Pet fee charged for visiting emotional support animal


New Member
Hi my boyfriend rents a place and I come see him very often, I have an emotional support animal and also have the doctors letter to confirm that my dog is an emotional support animal, I didn't get this letter online like some people do, I actually do have medical issues.

the property manager where he lives decided that to charge him a pet fee of $250 even though I'm not on the lease just because I visit his place and bring my 6lb dog.
She told him he could get evicted due to the dog coming over because on his lease it says pets are not allowed unless you pay a pet fee, the manager said that was the law. He emailed and asked her if she was going to return the pet fee since the lease will be over the end of this month and she clearly said no that the pet deposit will not be refunded.

From what I understand an emotional support animal is not considered a pet, plus he belongs to me not my boyfriend, my dog has not caused any damages, and they still have his $300 security deposit in any case I never heard of a tenant being charged a pet fee for a visiting dog. Especially one that is considered an emotional support animal

Another issue is that the $300 security deposit which the property manager told him that most likely he won't get if they have to paint the place, the apartment is in excellent condition, their are no carpets only tile, and there is no damage anywhere in the place.

but I read the apartment reviews online people saying that that management likes to keep people's security deposits because it's only $300 people don't fight it, but from what I understand normal wear and tear is not a reason to lose your deposit. I don't know where to report these people but they are abusing the law.
You received great answers on the other forum where you posted this. Many (but not all) of the same people volunteer on this forum as well.
Your boyfriend may or may not be entitled to have an emotional support animal of his own on the premises. You do not live there; you are not on the lease; you are not so entitled.
The dog could have been left outdoors, or you could have left it elsewhere while visiting. If you are visiting for long periods of time with the dog indoors I can see why they would collect the pet fee. Very often pet fees are not refundable like cleaning deposits. They are separate. The lease papers should make clear whether a refund may be due or not.
Regardless, until he actually moves out, cleans, and surrenders the apartment he is unlikely to get any promise of any refund. They need to inspect the property and determine what work may need to be done.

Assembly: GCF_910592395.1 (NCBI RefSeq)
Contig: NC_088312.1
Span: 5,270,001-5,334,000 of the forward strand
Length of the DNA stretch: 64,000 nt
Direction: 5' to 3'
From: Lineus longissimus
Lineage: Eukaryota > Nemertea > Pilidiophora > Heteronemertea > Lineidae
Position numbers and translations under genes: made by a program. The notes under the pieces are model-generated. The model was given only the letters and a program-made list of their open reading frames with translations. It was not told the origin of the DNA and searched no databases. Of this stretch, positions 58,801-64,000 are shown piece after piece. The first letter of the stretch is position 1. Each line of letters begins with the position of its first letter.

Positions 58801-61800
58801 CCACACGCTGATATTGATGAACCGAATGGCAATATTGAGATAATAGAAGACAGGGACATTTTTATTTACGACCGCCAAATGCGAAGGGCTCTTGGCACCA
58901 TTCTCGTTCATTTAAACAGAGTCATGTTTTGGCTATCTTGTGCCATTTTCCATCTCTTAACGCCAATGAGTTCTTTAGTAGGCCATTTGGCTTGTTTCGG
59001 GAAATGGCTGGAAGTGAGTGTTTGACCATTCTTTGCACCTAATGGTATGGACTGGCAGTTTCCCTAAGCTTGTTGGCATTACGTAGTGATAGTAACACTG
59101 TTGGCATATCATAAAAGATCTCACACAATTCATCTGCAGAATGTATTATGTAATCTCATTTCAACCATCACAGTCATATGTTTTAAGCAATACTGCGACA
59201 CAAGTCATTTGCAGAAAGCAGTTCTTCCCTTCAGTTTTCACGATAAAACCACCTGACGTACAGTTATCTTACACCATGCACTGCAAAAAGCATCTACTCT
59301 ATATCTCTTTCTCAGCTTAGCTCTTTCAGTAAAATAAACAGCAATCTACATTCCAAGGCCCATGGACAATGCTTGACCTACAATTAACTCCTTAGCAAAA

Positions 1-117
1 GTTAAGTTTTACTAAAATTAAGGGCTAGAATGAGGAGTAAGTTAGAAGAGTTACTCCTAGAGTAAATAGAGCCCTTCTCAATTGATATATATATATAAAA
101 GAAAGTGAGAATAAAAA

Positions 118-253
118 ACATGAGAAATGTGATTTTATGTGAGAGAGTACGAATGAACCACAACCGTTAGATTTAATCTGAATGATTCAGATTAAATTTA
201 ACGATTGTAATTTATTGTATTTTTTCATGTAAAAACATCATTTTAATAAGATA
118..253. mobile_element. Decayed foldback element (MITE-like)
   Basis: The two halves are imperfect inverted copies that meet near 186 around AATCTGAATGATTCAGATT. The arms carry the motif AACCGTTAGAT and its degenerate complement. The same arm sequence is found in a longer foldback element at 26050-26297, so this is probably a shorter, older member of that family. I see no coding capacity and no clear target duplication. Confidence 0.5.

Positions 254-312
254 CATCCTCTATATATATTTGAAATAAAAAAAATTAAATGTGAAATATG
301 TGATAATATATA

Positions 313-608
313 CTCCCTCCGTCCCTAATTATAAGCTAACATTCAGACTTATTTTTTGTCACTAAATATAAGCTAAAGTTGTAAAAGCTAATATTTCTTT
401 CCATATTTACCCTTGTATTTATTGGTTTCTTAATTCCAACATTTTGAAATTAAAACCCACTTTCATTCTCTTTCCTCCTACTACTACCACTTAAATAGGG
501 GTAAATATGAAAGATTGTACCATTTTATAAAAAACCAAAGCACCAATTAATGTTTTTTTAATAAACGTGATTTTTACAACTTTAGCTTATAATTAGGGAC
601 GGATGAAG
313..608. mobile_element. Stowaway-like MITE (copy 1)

Florida may have a unique law, but typically emotional support animals are not at all the same as service animals and don't have the same exemptions.
Florida doesn't have such a law, in fact, the legislature there is mulling laws to specifically protect against suits relating to them.
I saw that there is a law to allow renters to have emo pets live where they are otherwise not allowed, but that was it . No special protection be on their own residence.
The Fair Housing Act may only provide relief for renters and the law may not apply to guests. There appears to be little relevant case law that is directly on point and the only reference I saw regarding guests after quickly perusing on the subject is a consent decree in U.S. v. DeAngeli, Case No. 3:11-CV-00796-RCJ-WGC (July 8. 2013).

I doubt that there is a law prohibiting emotional support animals or pets and probably it is private policy made by the landlord.

As to what is considered a "pet" - an emotional assistance animal may not considered a pet under the ADA (Americans with Disabilities Act) (Service Animals and Emotional Support Animals) and the Fair Housing Act follows this approach. You may want to review the Housing and Urban Development (HUD) Assistance Animals FAQ. I have noticed that, while perusing, there are limitations under the ADA and HUD based upon certain circumstances about what types of animals get this protection and, second, who is protected by HUD law (tenants explicitly, not sure of guests.) You'll want to take a closer look at this if you're intending to cite the law.

As to the issue of returns of deposits. That is always a problem and there are some remedies (such as additional damages in some jurisdictions) which you are issues should you have those problems. One can also wonder whether the landlord will ultimately charge the tenant for washing or replacement of the carpet due to pet odors or other signs of presence.

Perhaps you can negotiate with the landlord or the management company. But be clear of what you're representing before you do.